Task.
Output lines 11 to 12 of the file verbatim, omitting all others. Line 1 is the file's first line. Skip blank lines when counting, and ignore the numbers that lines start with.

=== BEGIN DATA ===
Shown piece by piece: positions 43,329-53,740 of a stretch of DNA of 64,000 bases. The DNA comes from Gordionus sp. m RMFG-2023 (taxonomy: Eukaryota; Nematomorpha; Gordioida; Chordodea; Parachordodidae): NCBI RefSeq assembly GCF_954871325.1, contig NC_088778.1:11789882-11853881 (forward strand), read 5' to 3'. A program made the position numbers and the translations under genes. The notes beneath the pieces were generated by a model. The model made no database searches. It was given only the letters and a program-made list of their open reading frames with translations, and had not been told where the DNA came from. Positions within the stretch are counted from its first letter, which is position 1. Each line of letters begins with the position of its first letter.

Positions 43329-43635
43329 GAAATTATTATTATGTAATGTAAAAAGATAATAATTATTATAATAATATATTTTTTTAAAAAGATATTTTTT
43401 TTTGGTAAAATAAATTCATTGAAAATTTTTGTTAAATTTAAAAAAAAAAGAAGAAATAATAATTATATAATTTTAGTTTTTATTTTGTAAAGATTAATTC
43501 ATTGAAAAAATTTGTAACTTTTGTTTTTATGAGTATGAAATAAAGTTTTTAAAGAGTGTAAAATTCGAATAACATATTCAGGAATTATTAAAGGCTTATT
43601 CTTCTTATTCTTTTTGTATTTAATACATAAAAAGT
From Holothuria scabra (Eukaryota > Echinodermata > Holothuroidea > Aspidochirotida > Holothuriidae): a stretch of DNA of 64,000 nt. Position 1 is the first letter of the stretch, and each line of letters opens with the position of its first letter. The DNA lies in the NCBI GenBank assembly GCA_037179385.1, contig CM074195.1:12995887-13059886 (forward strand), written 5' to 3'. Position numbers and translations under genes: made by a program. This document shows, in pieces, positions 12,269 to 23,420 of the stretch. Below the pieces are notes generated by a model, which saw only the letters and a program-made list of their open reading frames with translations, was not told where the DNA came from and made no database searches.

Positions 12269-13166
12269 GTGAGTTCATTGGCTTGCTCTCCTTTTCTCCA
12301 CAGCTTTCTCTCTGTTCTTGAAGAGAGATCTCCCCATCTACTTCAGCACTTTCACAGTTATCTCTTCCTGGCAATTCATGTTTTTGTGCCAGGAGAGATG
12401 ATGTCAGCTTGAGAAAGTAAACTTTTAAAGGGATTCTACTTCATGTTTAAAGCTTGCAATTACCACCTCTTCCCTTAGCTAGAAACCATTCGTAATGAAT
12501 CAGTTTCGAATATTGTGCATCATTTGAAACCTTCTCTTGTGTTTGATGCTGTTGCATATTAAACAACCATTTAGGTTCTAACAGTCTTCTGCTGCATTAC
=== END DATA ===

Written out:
12401 ATGTCAGCTTGAGAAAGTAAACTTTTAAAGGGATTCTACTTCATGTTTAAAGCTTGCAATTACCACCTCTTCCCTTAGCTAGAAACCATTCGTAATGAAT
12501 CAGTTTCGAATATTGTGCATCATTTGAAACCTTCTCTTGTGTTTGATGCTGTTGCATATTAAACAACCATTTAGGTTCTAACAGTCTTCTGCTGCATTAC